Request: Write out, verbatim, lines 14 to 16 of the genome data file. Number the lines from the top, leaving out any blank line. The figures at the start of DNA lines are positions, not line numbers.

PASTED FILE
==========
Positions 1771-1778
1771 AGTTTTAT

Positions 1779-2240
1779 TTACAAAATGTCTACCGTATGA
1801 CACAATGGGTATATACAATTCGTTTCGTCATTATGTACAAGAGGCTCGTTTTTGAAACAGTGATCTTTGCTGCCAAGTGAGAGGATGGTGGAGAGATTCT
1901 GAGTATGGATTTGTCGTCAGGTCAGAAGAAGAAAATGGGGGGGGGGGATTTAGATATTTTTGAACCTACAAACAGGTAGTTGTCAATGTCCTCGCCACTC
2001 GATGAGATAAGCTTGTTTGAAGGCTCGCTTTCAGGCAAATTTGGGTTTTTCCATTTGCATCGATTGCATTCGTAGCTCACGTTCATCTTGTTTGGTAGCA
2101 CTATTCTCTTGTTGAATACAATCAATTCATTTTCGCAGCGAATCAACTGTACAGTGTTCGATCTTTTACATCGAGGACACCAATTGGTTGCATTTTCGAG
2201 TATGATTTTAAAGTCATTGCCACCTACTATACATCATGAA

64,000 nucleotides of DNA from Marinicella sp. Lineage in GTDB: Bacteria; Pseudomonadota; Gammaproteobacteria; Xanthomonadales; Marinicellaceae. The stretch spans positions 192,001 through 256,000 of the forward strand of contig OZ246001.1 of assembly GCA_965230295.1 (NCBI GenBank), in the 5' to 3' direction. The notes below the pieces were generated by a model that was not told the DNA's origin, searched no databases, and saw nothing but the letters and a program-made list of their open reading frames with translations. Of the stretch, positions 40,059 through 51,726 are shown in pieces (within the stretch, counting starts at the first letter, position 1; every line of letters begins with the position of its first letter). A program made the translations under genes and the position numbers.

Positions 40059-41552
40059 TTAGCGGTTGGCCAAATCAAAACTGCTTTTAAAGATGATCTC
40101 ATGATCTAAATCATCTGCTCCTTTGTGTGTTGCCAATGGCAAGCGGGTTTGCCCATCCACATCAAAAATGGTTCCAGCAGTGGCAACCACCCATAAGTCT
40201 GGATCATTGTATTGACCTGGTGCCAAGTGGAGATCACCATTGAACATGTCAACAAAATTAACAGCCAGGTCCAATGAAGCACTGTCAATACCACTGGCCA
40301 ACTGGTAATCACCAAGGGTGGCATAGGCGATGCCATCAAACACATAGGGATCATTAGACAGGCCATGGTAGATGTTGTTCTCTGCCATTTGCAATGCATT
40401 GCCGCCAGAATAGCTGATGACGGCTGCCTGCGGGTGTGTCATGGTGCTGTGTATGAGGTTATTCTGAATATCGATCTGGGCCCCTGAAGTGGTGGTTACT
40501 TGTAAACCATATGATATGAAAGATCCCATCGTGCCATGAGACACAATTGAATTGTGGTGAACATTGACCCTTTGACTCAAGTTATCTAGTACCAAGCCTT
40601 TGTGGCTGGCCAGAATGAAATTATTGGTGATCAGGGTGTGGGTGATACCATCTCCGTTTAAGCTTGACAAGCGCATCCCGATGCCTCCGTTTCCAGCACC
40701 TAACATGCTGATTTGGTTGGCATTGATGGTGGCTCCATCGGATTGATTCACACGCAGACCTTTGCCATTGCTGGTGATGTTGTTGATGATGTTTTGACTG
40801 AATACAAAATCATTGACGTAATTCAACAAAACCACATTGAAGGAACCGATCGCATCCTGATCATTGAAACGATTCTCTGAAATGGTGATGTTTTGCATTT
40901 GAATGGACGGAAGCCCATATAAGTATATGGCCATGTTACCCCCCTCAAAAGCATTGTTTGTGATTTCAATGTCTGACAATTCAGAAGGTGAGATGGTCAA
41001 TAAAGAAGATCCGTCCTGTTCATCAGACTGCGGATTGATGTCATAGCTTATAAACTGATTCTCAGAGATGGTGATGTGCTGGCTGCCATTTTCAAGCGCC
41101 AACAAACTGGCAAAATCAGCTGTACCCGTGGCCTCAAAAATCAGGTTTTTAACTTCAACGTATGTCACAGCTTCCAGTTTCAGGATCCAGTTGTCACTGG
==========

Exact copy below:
40201 GGATCATTGTATTGACCTGGTGCCAAGTGGAGATCACCATTGAACATGTCAACAAAATTAACAGCCAGGTCCAATGAAGCACTGTCAATACCACTGGCCA
40301 ACTGGTAATCACCAAGGGTGGCATAGGCGATGCCATCAAACACATAGGGATCATTAGACAGGCCATGGTAGATGTTGTTCTCTGCCATTTGCAATGCATT
40401 GCCGCCAGAATAGCTGATGACGGCTGCCTGCGGGTGTGTCATGGTGCTGTGTATGAGGTTATTCTGAATATCGATCTGGGCCCCTGAAGTGGTGGTTACT